8 p.m. Thursday, Animal Planet
There’s nothing metaphorical about the dogs of war in “Glory Hounds.” Animal Planet’s new documentary about the canine soldiers that tramp through the bleak deserts of Afghanistan, sniffing the ruined landscape for explosives and assassins, is too grim to be poetry. Though, like all true war stories, it is something of a love story; and like all true love stories, it will break your heart.
If you saw “Zero Dark Thirty,” the controversial (and excellent) film about the U.S. military mission that killed Osama bin Laden, that dog trooping along with the Navy SEAL raiding team was not a bit of Hollywood license. Some 2,500 military dogs patrol Afghanistan hand-in-paw with their U.S. handlers. Their main mission is detecting improvised explosive devices, jargon for landmines and booby-traps. But some are also trained to sniff out – and even, on command, attack – enemy soldiers.
“Glory Hounds” focuses on four dogs and their handlers, all working in remote firebases in Helmand and Kandahar, the two deadliest Afghan provinces. And it’s apparent from the first frame that this is no cute YouTube video of a dog peeling a banana. The main footage was shot by four embedded camera crews (it took Animal Planet a year get the Pentagon’s permission) and augmented by video from handlers’ helmet-mounted cameras that’s collected for training.
In war, the first casualty is bureaucratic military doctrine. The Pentagon regards the dogs as just another piece of equipment. The soldiers, inevitably, see them as foxhole buddies – “my sister in arms,” as one Marine puts it. Says another: “To try to remove your heart from the situation is really asking too much of the handler.” And in any event, the bond between dog and soldier is more than just emotional. “You want that bond. You want that dog to know they can confide in you,” says a handler. “Because you’re literally putting your life in their hands.”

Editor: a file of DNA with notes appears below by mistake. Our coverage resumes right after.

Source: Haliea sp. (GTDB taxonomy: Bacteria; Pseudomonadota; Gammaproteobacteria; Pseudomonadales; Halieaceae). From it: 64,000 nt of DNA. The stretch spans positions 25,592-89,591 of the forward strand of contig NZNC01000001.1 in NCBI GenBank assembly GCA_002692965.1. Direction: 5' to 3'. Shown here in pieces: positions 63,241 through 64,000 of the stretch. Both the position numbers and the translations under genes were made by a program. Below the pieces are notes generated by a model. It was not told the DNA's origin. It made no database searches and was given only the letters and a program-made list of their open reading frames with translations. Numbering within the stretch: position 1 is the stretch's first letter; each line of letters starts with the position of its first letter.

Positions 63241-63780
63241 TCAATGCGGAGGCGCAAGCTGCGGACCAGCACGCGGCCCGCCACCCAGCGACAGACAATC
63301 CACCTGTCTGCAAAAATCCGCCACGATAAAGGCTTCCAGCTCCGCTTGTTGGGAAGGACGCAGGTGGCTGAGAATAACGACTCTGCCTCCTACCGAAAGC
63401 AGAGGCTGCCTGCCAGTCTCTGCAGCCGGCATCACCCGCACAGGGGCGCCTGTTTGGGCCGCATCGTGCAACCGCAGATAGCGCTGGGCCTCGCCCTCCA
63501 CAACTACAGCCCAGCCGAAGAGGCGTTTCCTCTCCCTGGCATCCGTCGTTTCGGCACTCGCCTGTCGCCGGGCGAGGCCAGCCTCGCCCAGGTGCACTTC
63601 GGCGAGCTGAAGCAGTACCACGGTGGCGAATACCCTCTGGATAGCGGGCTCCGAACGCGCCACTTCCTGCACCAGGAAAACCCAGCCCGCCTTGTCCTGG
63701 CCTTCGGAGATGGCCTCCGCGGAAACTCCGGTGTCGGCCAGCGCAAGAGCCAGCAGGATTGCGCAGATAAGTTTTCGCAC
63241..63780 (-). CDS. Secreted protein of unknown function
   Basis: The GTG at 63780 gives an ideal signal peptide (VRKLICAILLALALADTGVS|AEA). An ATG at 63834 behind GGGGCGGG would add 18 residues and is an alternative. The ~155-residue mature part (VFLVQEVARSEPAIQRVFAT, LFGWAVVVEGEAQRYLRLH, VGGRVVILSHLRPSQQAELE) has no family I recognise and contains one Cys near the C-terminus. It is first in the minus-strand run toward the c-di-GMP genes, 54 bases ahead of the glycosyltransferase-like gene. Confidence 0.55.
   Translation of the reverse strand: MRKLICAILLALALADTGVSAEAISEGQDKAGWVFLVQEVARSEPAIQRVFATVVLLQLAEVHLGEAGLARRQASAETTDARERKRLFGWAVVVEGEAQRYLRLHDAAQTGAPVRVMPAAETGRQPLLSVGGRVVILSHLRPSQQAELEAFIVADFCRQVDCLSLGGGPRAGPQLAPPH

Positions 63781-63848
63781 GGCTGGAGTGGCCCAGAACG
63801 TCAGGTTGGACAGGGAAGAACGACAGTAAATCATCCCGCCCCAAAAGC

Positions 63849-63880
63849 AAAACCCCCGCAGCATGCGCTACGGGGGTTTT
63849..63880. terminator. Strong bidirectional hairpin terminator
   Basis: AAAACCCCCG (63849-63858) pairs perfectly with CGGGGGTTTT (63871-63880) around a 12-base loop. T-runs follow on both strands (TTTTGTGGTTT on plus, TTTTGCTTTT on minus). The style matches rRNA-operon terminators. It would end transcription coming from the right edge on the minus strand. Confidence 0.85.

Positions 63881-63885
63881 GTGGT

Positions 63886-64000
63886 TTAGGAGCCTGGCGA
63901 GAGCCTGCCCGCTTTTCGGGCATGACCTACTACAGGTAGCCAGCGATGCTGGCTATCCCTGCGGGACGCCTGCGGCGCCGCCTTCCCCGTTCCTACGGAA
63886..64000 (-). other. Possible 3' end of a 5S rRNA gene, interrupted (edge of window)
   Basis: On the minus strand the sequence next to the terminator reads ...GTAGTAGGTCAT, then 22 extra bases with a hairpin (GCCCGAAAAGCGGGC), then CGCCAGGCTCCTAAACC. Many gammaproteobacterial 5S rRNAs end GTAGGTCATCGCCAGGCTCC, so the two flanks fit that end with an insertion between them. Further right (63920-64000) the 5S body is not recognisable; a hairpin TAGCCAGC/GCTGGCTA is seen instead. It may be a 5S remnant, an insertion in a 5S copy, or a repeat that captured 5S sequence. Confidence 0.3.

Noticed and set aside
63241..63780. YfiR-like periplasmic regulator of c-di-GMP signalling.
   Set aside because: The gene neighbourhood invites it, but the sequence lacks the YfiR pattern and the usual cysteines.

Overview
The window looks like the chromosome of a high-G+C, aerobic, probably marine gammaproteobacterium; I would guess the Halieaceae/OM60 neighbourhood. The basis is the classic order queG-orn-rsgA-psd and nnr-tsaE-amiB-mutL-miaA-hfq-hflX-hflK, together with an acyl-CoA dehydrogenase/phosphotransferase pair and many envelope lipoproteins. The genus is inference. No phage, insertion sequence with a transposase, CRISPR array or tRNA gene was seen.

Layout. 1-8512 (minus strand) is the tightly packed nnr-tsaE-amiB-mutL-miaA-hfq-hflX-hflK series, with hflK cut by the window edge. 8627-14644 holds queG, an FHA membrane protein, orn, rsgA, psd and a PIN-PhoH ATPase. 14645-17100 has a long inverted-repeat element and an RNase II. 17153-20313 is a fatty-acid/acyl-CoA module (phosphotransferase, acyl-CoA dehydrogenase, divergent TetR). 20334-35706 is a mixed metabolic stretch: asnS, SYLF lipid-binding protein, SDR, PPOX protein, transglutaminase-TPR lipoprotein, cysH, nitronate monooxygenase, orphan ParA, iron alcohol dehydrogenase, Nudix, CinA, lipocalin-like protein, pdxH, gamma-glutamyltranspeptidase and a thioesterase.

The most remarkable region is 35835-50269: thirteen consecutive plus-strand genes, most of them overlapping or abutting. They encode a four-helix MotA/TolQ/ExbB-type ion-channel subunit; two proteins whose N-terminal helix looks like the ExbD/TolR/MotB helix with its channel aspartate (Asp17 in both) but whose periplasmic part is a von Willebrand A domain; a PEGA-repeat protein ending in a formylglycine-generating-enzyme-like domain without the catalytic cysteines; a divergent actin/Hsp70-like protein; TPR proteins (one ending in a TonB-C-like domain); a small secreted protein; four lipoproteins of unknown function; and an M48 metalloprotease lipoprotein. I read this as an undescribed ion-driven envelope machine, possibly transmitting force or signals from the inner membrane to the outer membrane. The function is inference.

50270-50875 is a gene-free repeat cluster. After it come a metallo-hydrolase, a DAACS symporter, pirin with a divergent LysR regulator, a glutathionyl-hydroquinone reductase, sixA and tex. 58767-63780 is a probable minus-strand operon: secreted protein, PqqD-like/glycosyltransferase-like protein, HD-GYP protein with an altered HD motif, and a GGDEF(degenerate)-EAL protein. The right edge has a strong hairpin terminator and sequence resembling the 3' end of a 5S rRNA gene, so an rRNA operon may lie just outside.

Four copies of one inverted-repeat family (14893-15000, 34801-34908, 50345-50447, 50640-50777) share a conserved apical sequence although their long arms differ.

Inside the base, the young soldiers could be mistaken for boys playing with their dogs back home, tossing them balls, cuddling and crooning baby talk to them. But taking your dog out for a walk in Afghanistan involves a lot more than carrying a pooper-scooper, and once outside the base, it becomes a partner rather than a pet. The terrain is arid, ugly and hostile. The patrols are stupefyingly boring until the moment they’re not. Combat is usually fleeting and often hopelessly confusing. Shots break out. From where? Under that tree? Behind that wall? Who knows? The American troops shoot back or, at least, shoot. The enemy fire stops. Shake and repeat.
Like the rest of the grunts, the dogs are exhausted and overworked. Sometimes they want to knock off and lie in the shade. They’re perpetually thirsty. And – beaten down by the 125-degree heat, tempers frazzled by the constant tension – they make mistakes. One of the most unnerving scenes in “Glory Hounds” is a training mission in which an 8-year-old Belgian Malinois named Azza is supposed to locate a small cache of explosives buried by a handler. She passes it twice before finding it on the third try. Her handlers cheer her performance.
For all the praise heaped on them in “Glory Hounds” (the soldiers note that the dogs’ effectiveness has made them a major Taliban target), it’s clear that they’re not fail-safe. Nor, for that matter, is any of the technology the troops deploy. One of the show’s starkest lessons is that, for all the flashy gimcracks and war-game-tested tactical doctrines we’ve added to make combat safer and more precise, it remains fundamentally a matter of walking around outside, shooting and being shot at, until somebody’s dead.
Forget that at your own peril while watching “Glory Hounds.” Grenades come flying over walls. Unseen hands click detonators, and cameras are buried in clouds of dust and debris, the only sign that your television is still functional the strained, understated plea of a soldier: “I don’t feel good, man.” And when a lonely body deposited on a helicopter is draped in an American flag, it’s not going to matter to you whether it has two legs or four.